dispatches tended to discredit them
T1 4-x oiifrn btr rt lroofo will ho
friendly toward the entente, according
to an Exchange Telegraph dispatch
from Athens, quoting the premier.
VJl CCVC win await vi v viuuiia-w k
fore taking further z ction
ivieaii wane di iuiaii
troops, landed from transports lying
Athens and the Gfeek seaport. Men
TV! . JJ i . l.11J,
!mg the transports are declared,
have seized the wireless station
Athens, together with four German
ships which have been interned at
'Piraeus since the beginning of the
war. These vessels were owned by
the Levant Line.
COME FROM MEXICO
Laredor Tex., Sept. Three Am
erican refueess. Mr. and Mrs. J. V.
Wilson, of Kodenguez, ana Mrs. j.. w.
King, arrived here today. They said
that their property had been destroyed
by Mexican bandits about two months
Others Seriously Injured
When Auto Turned Turtle
Columbia, S. C:, FSept. 2 Edward
F. Girardeau, a prominent cotton
buyer of Columbia, ' was killed; 'Roy
E. Parrish, checker at a local cot
ton compress, was seriously hurt, and
P. H. Jeffords, another Columbia cot-
ton buyer, was slightly injured about
8 o'clock tonight when an automobile
in which they were riding turned tur
tle at a steel highway bridge, cross
ing a mill pond. about ' eight miles
south of Columbia. . '"
According to Jeffords, who was1
driving, the car skidded when' near
the bridge and 4 crashed , into he rail
ing along the fill, struck the bridge
and overturned, falling fifteen feet,
Girardeau was -caught underline car
and strangled by the water. .
4 i 4,
Most Extensive Air Raid of
The War Menaced England
1 ONE ZEPPELIN
Burst Into Flames High In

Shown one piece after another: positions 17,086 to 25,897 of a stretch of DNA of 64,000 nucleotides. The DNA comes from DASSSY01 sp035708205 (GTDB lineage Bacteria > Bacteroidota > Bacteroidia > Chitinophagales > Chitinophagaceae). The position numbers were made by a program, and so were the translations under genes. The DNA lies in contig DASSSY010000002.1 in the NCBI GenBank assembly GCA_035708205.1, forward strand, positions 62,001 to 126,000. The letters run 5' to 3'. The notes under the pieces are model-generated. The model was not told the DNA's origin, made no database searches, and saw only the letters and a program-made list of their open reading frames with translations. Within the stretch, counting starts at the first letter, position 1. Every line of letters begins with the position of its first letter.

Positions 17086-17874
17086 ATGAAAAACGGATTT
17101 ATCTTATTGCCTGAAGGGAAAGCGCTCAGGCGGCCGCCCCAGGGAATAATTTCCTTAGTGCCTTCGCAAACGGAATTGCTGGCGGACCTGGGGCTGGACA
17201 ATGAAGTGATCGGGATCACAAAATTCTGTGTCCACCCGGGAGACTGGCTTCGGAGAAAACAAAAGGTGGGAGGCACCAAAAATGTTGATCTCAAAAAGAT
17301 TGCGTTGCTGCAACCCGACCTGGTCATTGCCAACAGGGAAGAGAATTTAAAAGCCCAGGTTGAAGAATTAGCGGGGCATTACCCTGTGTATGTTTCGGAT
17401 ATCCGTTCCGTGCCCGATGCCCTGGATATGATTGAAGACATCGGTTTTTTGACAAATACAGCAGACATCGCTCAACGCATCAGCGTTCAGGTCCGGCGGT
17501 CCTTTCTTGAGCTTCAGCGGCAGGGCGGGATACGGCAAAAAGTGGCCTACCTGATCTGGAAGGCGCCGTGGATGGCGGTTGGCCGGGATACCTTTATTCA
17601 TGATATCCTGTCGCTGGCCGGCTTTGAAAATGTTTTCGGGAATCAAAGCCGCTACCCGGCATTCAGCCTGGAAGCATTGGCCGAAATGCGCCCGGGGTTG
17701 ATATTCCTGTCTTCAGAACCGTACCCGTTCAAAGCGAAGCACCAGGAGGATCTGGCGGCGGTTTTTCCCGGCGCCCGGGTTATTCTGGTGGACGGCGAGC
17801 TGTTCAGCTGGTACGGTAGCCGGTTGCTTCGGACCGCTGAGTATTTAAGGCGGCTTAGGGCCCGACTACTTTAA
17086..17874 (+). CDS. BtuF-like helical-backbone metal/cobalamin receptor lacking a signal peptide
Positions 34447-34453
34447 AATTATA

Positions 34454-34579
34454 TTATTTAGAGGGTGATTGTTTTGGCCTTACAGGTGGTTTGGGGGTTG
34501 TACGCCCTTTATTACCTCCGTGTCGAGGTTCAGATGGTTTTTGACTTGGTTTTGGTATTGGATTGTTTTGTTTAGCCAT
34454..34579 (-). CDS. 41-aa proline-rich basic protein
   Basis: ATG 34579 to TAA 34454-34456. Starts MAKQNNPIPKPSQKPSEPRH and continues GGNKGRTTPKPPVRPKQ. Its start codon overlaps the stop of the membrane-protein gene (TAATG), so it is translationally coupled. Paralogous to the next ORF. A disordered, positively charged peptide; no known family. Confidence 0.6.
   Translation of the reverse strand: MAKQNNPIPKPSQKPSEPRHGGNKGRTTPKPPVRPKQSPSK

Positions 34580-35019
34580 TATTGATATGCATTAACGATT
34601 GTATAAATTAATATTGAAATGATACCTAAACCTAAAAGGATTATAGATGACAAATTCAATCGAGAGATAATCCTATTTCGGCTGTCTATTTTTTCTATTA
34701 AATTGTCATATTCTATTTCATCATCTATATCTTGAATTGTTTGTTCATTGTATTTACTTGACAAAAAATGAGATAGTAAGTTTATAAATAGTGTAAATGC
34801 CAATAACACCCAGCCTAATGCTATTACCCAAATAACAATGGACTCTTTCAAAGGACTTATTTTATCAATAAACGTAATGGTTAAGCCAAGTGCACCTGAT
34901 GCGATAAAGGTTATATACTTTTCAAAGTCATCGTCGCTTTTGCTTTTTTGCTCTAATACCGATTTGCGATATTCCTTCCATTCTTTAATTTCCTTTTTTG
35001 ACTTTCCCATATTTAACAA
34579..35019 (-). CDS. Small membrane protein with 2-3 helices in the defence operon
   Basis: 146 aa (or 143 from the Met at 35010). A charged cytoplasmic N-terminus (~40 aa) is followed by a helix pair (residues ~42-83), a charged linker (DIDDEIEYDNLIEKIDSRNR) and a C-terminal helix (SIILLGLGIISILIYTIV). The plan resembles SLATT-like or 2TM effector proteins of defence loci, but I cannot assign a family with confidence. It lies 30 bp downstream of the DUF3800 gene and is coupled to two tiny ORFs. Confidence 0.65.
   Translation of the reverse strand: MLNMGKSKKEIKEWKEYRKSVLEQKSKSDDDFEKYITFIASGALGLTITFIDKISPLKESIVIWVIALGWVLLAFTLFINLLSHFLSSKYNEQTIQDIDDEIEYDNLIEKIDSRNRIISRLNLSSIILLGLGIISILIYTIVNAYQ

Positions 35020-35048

Air iSlo Estimate As
Yet of The Cas
ualties London, Sept. 3 (Sunday). The
greatest Zeppelin attack on England
yet attempted took place last night
and early this' morning. - -
Great numbers of Zeppelins took
part in the attack, the objective of
which was London.
Several of the raiders reached Lon
don and hovered over the metropolis
for more than half an hour, dropping
bombs. They finally were driven off
by the British guns and swarms of
aeroplanes, which ascended to attack.
One Zeppelin was shot down. High
in the air it burst into flame in the
view of thousands who had ascended
to roofs to view the mighty spectacle,
it fell within the city limits.
The authorities have as yet been
unable to make an estimate of the
casualties or damage done in the huge
The authorities have as yet been
unable to make an estimate of the
casualties or damage done in the
huge air invasion.
Sir John French, commanding the
home forces, made public the follow
ing statement .t 1 o'clock this morn
"The attack during the night wai3
made by the largest number of air--ships
which has ever raided England.
The eastern cbunties and London
were the objective. The attack on
London was beaten, off and one raid
er brought down in flames. '
"Many bombs were dropped on
widely separated localities. No re
port of casualties or damages has
yet been received." ' "
The raid was In progress more
than four hours, coast cities beingf
the first to be attacked.
The attack on London was the most
extensive and probably resulted in
the most damage to the city of any
since the war began. Large fires are
reported to have started at many
points from explosive and incendiary'
Postoffice Employes to Have
Holiday hours will be observed at
the Postoffice Monday on account of